If the gun is brand-new-out-of-the-box, and/or you are relatively new to Glocks, then I'd say it's your shooting fundamentals, not the gun. If the gun is used, and has had the sight replaced, then it might be the sights, but for most new Glockers, it's a trigger-control thing.
New Glock shooters often shoot low, or low-left/low-right, because of bad habits they have picked up when shooting other handguns. As you squeeze the Glock's trigger, you will feel steady resistance, and then a slight increase in resistance. Most folks think this is the "end" of the trigger pull, and the gun is about to fire, so they think they can snap/jerk or just "rush" the trigger through last little bit of travel. Unfortunately, when you feel that little extra resistance, there is still more than a little trigger travel left, and if you snap or jerk the trigger, the gun can move a long way off the center of the target before the trigger finally releases the striker, fires the round, and the bullet gets out of the barrel. Please don't take this personally; I don't know you or your shooting style, and I'm not saying I do. All I am saying that this is a VERY common problem with new Glock shooters, and I'm assuming you are having a similar struggle. Thankfully, it's a fairly easy challenge to overcome.
Concentrate on a slow squeeze all the way through the pull until the gun fires. Don't think "fire"; think "add more pressure, more pressure, more pressure, etc." until you hear a loud noise and the gun bounces in recoil. Then look at your target, and there will probably be a hole very near the center. That's the basics; squeeze, get a good hit. Pull/snap/jerk/slap the trigger, get something OTHER than a good hit.
Trigger control is super important in handgun shooting, as the smallest last-minute snap/jerk can move these very light guns quite a bit before the bullet gets out of the barrel. If your shots are scattered on target, with some up near the middle and others trailing down and to one side, that is a classic trigger-control problem shot pattern. Once you get used to squeezing the trigger gently, without moving the gun at the moment of firing, the shot groupings will become more and more consistent; the groups will look more rounded, with the shot holes clustered tightly together. That's a sign of good trigger control.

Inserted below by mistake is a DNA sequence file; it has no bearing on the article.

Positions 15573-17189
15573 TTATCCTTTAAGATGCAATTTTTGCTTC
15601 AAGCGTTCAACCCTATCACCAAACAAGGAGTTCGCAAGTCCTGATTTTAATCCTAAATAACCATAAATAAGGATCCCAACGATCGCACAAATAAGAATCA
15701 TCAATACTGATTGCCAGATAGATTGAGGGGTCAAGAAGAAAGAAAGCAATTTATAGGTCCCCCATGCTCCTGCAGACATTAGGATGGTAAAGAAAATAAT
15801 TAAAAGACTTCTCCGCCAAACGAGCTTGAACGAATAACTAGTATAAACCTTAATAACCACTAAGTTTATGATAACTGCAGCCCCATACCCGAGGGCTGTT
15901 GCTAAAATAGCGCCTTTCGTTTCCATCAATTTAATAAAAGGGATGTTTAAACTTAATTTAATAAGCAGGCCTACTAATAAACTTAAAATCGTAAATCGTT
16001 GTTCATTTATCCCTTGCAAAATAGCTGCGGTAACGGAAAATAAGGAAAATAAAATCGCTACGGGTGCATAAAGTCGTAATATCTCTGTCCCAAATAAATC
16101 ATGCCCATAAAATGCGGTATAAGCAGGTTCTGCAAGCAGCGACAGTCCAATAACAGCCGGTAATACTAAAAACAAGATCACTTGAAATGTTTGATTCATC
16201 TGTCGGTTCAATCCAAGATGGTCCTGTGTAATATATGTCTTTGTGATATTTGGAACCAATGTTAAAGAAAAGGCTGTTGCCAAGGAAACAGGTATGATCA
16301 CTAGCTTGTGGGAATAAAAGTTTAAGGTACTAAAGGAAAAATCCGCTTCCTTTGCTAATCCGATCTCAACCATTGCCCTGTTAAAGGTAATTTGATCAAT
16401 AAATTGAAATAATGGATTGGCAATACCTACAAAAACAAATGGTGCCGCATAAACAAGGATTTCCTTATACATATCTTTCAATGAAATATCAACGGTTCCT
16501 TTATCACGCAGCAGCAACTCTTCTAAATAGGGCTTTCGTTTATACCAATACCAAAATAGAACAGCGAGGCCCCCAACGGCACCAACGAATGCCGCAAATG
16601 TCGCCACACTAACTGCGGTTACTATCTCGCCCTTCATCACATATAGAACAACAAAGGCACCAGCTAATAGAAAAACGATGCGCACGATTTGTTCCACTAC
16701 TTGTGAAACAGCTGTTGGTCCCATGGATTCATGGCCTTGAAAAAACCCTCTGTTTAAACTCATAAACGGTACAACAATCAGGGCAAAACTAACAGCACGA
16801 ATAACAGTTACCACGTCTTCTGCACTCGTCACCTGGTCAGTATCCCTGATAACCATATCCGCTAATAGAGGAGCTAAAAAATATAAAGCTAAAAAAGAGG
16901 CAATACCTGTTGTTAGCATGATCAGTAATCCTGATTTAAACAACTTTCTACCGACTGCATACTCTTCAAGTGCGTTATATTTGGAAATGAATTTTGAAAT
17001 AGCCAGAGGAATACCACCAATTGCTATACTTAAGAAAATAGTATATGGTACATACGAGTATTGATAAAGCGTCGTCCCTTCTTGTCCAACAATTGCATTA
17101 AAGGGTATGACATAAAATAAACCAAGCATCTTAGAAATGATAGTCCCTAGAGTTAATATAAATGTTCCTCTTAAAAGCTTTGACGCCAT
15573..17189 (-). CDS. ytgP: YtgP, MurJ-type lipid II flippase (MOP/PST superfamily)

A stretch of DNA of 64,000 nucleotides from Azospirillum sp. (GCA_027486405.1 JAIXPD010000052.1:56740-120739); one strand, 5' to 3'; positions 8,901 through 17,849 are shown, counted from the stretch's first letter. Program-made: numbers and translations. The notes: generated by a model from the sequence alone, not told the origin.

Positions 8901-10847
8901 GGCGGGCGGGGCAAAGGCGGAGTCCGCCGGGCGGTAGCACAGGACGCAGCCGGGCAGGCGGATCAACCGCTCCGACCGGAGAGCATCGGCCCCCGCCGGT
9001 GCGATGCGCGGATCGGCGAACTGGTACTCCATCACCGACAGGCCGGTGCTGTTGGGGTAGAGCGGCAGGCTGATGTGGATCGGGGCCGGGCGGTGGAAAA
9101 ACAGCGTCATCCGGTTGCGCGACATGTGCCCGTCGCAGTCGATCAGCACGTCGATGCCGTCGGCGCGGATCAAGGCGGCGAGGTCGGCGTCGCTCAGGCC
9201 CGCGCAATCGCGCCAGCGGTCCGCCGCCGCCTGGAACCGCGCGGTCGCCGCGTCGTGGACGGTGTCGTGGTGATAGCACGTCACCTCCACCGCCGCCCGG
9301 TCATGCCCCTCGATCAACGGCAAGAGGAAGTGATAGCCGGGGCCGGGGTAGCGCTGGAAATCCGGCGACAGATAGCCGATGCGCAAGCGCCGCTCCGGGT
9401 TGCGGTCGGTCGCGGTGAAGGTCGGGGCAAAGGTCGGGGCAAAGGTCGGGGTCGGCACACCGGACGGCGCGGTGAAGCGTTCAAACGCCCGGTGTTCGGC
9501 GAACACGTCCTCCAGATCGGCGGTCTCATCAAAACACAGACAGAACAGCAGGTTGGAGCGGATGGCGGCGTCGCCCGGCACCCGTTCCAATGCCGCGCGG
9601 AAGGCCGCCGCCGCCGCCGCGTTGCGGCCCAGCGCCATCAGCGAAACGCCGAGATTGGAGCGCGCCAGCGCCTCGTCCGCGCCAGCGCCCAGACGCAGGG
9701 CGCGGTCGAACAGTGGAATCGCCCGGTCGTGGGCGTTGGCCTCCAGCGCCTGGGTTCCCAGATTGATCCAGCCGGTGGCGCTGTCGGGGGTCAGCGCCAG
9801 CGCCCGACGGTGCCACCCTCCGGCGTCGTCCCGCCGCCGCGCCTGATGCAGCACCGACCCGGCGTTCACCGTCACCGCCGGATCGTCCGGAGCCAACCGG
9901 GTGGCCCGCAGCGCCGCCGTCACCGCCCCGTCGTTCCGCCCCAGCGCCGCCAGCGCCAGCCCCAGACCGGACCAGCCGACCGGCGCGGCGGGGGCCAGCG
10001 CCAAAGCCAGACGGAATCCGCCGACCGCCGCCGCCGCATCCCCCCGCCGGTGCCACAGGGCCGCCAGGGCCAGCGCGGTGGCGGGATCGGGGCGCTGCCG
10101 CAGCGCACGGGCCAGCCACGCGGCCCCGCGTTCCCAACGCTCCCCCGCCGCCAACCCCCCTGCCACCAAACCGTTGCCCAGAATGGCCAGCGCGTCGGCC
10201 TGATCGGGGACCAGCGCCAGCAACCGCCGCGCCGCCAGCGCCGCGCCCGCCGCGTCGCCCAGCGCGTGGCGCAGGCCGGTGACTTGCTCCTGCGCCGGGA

Another potential problem is squeezing the trigger to one side or another instead of straight back. Make sure you are pressing straight to the rear, not hooking or pushing the trigger off to one side as you squeeze.
Watch the sights all the way through the squeeze, and make small corrections as you squeeze to keep the sights as near to the center as possible. Yes, I know they are moving; they move for all of us. It's the shooter that can ignore the minor movements (resisting the urge to "slap/snap/jerk" the trigger as the sights slide across center) and squeeze through the entire pull, nice and steady, that gets the nice round groups near the center of the target.
Good luck, and let me know how it works out for you!
"Placement is power" -- seen in an article by Stephen A. Camp
(RIP, Mr. Camp; you will be remembered, and missed)